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Jornal Vascular Brasileiro

Print version ISSN 1677-5449On-line version ISSN 1677-7301

J. vasc. bras. vol.18  Porto Alegre  2019  Epub Feb 21, 2019

http://dx.doi.org/10.1590/1677-5449.012218 

CASE REPORT

Hybrid surgery in excision of a Shamblin II glomus tumor

Alexandre Campos Moraes Amato1  2 
http://orcid.org/0000-0003-4008-4029

Diego Daniel Gomes Ferreira3 

Fernanda Teixeira Fonseca da Silva3 

Marielly Ayako Uemura3 

Thais de Oliveira Stucchi3 

Ricardo Virgínio dos Santos2 

1 Instituto de Medicina Avançada – Amato, Departamento de Cirurgia Vascular, São Paulo, SP, Brasil.

2 Universidade de Santo Amaro – UNISA, Faculdade de Medicina, Departamento de Cirurgia Vascular, São Paulo, SP, Brasil.

3 Universidade de Santo Amaro – UNISA, Faculdade de Medicina, São Paulo, SP, Brasil.

Abstract

Glomus tumors are rare benign neoplasms originating from paraganglionic cells of the neural crest developing in the adventitious layer of the vessel. They are nonencapsulated and highly vascularized. A 64-year-old female patient was identified with a hypervascularized glomus tumor measuring 5 cm, posterior to the left carotid bifurcation and contralateral carotid occlusion. We performed preoperative embolization via endovascular access followed by direct percutaneous puncture, guided by angiography, to fill the remaining area. After embolization, surgical excision of the tumor was performed with reduced bleeding and it was easier to find the cleavage planes to adjacent structures. At late follow-up, the patient is free from tumor recurrence. The tumor was classified as Shamblin II, measuring 4 to 6 cm with moderate arterial insertion. Through this double approach we observed a relative reduction in intraoperative bleeding and improved identification of the cleavage plane, facilitating excision and avoiding surgical clamping.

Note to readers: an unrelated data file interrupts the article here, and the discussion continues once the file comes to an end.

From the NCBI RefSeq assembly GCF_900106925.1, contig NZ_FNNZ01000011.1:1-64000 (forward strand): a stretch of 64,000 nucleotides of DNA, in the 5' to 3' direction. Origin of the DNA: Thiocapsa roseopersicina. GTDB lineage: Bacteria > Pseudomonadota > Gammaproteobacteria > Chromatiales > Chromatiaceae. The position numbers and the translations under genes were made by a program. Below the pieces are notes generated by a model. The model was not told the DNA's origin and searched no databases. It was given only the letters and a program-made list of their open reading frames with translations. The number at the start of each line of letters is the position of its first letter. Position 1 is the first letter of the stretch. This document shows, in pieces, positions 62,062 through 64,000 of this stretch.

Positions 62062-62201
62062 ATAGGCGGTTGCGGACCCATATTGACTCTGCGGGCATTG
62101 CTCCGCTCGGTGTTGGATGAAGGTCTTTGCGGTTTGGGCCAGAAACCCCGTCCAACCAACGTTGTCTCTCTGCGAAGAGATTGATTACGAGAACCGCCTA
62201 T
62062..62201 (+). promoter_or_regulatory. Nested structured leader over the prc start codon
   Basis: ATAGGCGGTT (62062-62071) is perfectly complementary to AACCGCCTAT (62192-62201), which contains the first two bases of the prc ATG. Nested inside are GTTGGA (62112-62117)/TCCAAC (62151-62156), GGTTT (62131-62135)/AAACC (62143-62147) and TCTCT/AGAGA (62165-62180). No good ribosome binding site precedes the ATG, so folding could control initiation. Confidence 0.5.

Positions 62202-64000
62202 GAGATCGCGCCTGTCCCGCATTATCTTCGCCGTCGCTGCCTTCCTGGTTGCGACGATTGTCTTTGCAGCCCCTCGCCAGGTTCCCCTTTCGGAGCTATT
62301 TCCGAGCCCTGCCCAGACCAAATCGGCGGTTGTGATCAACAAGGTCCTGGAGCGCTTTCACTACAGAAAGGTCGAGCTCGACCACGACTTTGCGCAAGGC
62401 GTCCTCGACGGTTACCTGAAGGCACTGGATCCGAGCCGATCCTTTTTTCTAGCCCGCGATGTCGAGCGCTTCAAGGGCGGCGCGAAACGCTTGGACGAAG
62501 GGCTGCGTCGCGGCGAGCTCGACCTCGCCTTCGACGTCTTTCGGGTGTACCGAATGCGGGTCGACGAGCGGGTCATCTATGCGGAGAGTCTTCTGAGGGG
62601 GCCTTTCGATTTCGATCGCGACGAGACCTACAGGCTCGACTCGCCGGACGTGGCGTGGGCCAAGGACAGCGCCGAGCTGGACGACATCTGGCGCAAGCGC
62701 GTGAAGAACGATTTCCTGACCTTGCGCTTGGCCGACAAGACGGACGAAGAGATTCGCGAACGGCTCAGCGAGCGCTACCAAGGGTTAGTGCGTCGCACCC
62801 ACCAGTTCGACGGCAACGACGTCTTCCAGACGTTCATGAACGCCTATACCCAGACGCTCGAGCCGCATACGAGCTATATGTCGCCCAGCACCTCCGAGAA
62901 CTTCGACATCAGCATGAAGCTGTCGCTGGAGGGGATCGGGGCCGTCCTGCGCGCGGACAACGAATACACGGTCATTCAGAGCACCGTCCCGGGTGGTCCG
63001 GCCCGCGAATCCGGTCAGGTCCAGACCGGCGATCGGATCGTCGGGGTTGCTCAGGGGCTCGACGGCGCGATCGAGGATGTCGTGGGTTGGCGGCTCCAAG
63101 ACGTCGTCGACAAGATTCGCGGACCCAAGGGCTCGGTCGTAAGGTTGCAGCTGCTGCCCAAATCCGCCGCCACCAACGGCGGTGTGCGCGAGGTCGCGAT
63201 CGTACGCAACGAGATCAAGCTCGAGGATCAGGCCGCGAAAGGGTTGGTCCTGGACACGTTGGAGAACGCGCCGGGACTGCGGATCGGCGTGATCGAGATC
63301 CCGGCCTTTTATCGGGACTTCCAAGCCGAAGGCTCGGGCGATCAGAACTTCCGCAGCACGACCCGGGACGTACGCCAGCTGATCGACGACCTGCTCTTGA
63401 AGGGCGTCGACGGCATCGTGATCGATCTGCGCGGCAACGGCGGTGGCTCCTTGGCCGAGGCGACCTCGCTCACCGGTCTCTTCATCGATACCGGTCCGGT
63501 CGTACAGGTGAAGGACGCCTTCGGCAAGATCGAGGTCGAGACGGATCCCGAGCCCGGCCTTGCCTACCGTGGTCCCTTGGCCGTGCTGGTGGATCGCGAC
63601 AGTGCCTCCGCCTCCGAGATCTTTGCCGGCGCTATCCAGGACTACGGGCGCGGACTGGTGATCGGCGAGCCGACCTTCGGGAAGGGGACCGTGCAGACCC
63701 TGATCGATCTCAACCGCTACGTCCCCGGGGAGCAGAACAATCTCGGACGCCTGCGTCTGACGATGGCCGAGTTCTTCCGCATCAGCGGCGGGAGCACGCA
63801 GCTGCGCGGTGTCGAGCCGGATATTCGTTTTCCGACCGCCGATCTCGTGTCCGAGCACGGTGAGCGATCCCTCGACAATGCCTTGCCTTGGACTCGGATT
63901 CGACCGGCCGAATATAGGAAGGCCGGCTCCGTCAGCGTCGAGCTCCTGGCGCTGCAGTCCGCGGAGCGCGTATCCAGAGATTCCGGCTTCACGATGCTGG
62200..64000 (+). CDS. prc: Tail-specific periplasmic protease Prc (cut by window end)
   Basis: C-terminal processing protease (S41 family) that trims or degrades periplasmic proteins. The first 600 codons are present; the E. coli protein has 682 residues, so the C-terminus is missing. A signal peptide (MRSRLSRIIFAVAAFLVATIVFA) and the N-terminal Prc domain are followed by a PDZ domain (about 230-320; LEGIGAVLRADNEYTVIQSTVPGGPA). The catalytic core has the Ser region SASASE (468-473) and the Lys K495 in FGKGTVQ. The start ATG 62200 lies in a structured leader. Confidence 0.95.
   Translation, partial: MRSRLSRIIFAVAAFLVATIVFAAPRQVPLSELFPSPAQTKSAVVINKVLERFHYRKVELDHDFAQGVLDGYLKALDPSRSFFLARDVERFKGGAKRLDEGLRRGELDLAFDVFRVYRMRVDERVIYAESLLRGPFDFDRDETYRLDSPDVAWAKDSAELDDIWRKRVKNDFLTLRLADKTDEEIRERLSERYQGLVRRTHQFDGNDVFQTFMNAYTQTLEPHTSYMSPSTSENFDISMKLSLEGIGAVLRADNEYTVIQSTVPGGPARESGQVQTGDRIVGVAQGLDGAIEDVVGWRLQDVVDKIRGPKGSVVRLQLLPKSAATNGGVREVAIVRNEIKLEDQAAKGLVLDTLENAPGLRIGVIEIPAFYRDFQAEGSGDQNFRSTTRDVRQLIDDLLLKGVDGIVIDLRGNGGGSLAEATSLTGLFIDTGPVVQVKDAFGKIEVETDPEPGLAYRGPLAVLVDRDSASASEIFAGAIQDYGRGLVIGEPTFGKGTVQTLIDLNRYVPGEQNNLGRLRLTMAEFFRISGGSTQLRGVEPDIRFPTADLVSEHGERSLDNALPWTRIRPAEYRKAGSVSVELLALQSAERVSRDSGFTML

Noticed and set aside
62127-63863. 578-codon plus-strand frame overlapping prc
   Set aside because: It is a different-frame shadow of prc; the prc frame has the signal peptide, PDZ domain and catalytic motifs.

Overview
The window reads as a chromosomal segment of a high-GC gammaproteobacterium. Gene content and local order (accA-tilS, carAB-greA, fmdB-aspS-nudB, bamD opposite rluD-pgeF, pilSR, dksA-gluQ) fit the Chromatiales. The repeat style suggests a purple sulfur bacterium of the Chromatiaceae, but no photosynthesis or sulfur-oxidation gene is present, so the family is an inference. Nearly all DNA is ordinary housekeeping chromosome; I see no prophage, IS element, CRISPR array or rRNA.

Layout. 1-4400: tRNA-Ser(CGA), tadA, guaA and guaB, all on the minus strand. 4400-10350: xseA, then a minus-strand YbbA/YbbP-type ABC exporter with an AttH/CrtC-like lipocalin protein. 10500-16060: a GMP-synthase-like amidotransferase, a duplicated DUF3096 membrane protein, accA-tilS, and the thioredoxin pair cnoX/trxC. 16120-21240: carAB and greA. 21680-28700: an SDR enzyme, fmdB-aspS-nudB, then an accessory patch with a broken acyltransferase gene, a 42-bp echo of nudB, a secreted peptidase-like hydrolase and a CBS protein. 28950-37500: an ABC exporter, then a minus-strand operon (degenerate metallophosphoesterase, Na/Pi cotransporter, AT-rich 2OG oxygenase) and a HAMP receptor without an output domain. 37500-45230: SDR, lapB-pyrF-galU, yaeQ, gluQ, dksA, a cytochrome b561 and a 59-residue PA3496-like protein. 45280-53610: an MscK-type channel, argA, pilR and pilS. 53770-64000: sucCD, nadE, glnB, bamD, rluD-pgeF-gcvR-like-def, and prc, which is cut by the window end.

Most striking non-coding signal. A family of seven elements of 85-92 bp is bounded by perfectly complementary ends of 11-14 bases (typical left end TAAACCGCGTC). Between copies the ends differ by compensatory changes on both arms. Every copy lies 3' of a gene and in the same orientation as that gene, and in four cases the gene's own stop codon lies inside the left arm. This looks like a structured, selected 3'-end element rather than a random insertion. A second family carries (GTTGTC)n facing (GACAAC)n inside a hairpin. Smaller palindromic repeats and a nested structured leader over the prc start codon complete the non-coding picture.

Keywords:  glomus jugulare; carotid body tumor; paraganglioma; carotid artery diseases

INTRODUCTION